On April 19, Crowell & Moring’s International Trade Attorneys hosted a webinar on “Trade in 2018 – What’s Ahead?”

Please click here to register and view the webinar on demand.

Summary

From the Section 232 national security tariffs on steel and aluminum imports to the ongoing NAFTA re-negotiation, the Trump administration is seeking to implement significant changes in international trade policy and enforcement. Economic sanctions on Russia continue to expand, the future is far from clear regarding Iran, and perhaps North Korea is coming into focus. A new Asia trade agreement without the United States, and a bumpy road ahead for Brexit all make for uncertainty and the need for enhanced trade risk management. Join us as we identify the international trade risks and opportunities likely to continue and grow in 2018.

Our Crowell & Moring team discussed predictions for the remainder of the year, with cross-border insights from our practitioners in the U.S., London, and Brussels. Topics included likely trends and issues in the U.S. and EU including:

  • Trade policy developments: Section 232, NAFTA renegotiation, and trade remedies
  • Sanctions in Year Two of the Trump Administration: Russia, Iran, North Korea, and beyond
  • Anti-money laundering (AML) and beneficial ownership
  • Supply chain risk management: blockchain, forced labor, the U.K. Modern Slavery Act, and GDPR
  • Europe: Brexit, the EU’s 4th AML Directive, and the EU/U.K. AML enforcement
  • CFIUS: how significant is the new legislation?
  • Export controls: Wither reform?
  • Import and customs

On March 15, the Office of Foreign Assets Control (OFAC) designated as Specially Designated Nationals (“SDNs”) 2 new persons under an existing Obama-era cyber Executive Order, and 13 new persons under new authority granted by the Countering America’s Adversaries Through Sanctions Act (CAATSA). This was the first time OFAC has utilized any of the multitude of CAATSA authorities to designate new SDNs.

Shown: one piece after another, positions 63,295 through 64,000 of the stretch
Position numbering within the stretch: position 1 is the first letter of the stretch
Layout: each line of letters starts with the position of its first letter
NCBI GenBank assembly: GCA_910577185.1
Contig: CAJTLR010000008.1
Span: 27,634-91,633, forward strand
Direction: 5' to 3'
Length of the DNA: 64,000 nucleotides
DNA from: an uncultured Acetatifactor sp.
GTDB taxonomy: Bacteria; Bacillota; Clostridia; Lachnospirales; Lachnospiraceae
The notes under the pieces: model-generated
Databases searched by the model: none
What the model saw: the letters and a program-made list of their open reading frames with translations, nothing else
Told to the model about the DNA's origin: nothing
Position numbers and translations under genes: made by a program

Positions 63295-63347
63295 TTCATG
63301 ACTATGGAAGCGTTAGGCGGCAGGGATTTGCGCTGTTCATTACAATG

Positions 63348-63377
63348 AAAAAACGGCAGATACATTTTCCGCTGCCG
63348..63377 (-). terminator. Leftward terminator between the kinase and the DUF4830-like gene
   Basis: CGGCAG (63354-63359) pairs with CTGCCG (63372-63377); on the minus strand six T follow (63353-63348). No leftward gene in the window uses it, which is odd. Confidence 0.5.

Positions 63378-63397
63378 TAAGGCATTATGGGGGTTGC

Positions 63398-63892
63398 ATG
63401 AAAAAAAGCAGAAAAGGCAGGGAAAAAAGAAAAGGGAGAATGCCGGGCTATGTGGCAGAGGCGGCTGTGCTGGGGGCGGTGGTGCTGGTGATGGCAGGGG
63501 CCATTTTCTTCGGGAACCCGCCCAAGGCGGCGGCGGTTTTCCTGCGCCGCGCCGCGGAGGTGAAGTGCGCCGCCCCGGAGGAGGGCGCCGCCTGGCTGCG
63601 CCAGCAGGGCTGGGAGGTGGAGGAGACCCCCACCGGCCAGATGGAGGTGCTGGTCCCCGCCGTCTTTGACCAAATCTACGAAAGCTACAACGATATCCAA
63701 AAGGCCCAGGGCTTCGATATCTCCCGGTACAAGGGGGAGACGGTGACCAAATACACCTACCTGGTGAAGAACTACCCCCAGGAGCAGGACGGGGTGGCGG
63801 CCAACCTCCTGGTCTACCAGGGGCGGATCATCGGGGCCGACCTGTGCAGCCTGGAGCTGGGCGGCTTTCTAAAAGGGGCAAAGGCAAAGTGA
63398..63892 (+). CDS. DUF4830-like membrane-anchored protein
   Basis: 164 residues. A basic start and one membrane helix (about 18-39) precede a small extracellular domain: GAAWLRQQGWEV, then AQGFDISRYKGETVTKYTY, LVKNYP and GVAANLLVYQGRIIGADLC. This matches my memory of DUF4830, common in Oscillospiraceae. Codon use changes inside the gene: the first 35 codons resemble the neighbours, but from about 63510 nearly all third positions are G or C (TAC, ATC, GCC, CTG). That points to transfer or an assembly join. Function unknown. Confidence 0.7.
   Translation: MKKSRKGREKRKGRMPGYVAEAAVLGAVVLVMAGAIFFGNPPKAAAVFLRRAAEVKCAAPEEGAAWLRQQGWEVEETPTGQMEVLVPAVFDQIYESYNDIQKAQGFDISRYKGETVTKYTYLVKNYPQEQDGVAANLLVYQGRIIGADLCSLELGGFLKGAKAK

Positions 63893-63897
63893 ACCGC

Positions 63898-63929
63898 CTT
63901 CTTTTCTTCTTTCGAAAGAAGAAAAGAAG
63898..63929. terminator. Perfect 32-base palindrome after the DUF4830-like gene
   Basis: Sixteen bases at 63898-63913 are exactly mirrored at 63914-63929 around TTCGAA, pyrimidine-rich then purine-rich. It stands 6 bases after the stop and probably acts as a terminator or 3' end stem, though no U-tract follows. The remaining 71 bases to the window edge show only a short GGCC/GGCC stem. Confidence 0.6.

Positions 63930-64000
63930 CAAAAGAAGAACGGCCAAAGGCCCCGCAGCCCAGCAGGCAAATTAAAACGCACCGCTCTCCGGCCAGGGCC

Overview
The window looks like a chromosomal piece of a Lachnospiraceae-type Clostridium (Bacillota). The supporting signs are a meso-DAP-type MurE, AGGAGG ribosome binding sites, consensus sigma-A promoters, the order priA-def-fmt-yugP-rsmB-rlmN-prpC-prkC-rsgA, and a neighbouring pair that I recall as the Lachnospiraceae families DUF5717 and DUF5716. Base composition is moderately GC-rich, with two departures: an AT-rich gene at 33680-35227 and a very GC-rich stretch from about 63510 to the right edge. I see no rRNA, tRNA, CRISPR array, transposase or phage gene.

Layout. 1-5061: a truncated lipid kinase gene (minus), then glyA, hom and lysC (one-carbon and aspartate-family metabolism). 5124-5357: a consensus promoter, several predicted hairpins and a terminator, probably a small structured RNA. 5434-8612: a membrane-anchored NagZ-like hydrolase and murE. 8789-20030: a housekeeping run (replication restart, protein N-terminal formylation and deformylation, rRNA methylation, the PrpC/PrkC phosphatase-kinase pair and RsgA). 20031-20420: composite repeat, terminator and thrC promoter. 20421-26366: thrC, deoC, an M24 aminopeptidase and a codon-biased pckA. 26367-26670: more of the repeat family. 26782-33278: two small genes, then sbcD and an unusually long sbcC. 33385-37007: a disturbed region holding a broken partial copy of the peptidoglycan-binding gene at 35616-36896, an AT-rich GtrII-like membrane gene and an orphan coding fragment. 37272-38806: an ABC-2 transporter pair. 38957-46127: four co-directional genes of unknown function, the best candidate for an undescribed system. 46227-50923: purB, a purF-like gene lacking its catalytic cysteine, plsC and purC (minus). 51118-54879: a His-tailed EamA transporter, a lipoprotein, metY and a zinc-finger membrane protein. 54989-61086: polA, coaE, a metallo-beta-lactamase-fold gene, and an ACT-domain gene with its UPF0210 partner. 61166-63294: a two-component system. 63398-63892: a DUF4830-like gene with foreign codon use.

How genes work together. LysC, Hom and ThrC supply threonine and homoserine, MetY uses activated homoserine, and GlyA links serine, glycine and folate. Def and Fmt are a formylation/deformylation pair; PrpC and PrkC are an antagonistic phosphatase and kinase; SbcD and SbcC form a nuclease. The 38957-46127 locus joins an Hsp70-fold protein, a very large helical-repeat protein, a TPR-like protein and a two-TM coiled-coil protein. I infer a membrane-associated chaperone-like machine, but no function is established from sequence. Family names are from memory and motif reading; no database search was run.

The agency also updated nine previously sanctioned persons, adding the Cyber and/or CAATSA designations.

As background, CAATSA Section 224 requires the imposition of asset blocking sanctions on a person the President determines “knowingly engages in significant activities undermining cybersecurity” on behalf of the Government of Russia.

These actions are closely linked to the recent Mueller indictment of Russian persons for allegedly interfering with U.S. elections. All 15 defendants in that indictment have now been designated as SDNs: three of them were previously designated (but have now been re-designated under a second authority) and the 12 others were newly designated as part of this action. Specifically, the Internet Research Agency LLC is named in the indictment, as are 11 individuals linked to the company.

OFAC amended Cyber General License No. 1, “Authorizing Certain Transactions with the Federal Security Service” (GL 1), and reissued it as Cyber General License No. 1A (GL 1A). GL1A has the same net effect as GL1 insofar as it authorizes transactions, subject to certain conditions, with the Federal Security Service (a.k.a. Federalnaya Sluzhba Bezopasnosti) (a.k.a. FSB) related to certain licensing and authorization functions that the FSB performs. The only change under GL1A was to clarify that the authorization continues to apply despite the FSB’s new designation under CAATSA Section 224 (i.e., GL1A authorizes transactions otherwise prohibited by both the Cyber sanctions and Section 224).

OFAC also published four updated FAQs relating to GL 1A and one updated CAATSA-related FAQ related to this action.